With the first NHL Championship parade in Los Angeles, sports momentum began to heat up in the city. But this was only the beginning.
After an early exit from the playoffs, the Los Angeles Lakers then turned a disappointing season into one of the Ultimate Dream Team comparable to that of LeBron James and the Miami Heat.
Without having to trade their star big man Pau Gasol, the Lakers were able to turn questionable star Andrew Bynum and assorted other small names into six-time All Star and three-time Defensive Player of the Year and superstar Dwight Howard as well as two-time NBA MVP and eight-time NBA All Star Steve Nash.
With fourteen-time All Star and five-time NBA Champion Kobe Bryant, this turned their starting lineup one of the most of all-time.
Even USC football was reeling in Los Angeles. Star QB Matt Barkley opted to return for his senior season after USC served their one-year bowl ban, and Penn State star running back Silas Redd opted to transfer to USC after the Penn State sanctions were announced. USC is now ranked No. 1 in the nation in the AP College Football Preseason Poll.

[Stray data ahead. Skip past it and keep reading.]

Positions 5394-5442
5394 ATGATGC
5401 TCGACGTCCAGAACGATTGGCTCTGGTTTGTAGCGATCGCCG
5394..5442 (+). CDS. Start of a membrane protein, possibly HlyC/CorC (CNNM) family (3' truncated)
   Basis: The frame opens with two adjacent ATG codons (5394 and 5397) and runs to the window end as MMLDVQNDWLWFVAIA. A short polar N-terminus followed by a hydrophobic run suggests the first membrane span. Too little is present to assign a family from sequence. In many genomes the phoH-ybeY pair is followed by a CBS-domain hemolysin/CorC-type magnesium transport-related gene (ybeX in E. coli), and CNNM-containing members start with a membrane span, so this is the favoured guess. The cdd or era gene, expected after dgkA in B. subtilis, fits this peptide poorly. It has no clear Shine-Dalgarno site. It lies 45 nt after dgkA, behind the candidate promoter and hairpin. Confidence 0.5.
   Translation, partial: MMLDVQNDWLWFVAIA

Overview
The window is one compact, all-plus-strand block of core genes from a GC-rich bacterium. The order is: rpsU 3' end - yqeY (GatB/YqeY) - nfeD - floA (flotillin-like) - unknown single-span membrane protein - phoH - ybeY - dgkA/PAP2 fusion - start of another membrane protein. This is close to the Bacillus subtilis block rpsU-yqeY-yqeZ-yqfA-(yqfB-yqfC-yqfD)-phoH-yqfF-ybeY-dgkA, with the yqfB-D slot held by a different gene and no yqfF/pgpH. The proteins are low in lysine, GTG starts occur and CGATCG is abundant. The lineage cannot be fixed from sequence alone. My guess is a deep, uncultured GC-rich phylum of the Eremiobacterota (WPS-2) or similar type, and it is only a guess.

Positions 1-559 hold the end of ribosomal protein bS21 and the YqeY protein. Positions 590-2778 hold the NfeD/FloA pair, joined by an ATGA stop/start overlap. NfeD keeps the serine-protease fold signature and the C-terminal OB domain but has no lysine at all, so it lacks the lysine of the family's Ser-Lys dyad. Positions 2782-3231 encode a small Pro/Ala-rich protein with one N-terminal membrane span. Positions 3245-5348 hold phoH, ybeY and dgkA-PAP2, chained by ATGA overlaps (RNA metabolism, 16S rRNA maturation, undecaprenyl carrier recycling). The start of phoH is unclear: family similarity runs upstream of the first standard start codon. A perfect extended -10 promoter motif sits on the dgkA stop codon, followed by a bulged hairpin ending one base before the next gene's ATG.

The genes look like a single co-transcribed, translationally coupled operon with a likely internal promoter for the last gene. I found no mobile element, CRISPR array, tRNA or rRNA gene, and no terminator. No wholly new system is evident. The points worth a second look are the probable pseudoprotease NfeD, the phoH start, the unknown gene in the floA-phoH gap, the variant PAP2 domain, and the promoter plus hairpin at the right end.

Los Angeles sports were at an apex much like the one that the Boston market received when the Red Sox won their second title of the decade in 2008.
Even during the Olympics, Los Angeles athletes shined. The Los Angeles Weekly reports that athletes from Los Angeles took home four times as many Olympic medals as any other American city in the nation.
By the time that the MLB Trade Deadline was nearing, the MLB sports world was on fire.
How the Dodgers Gained New Ownership
The team in Los Angeles that many still had questions about were the beloved Los Angeles Dodgers.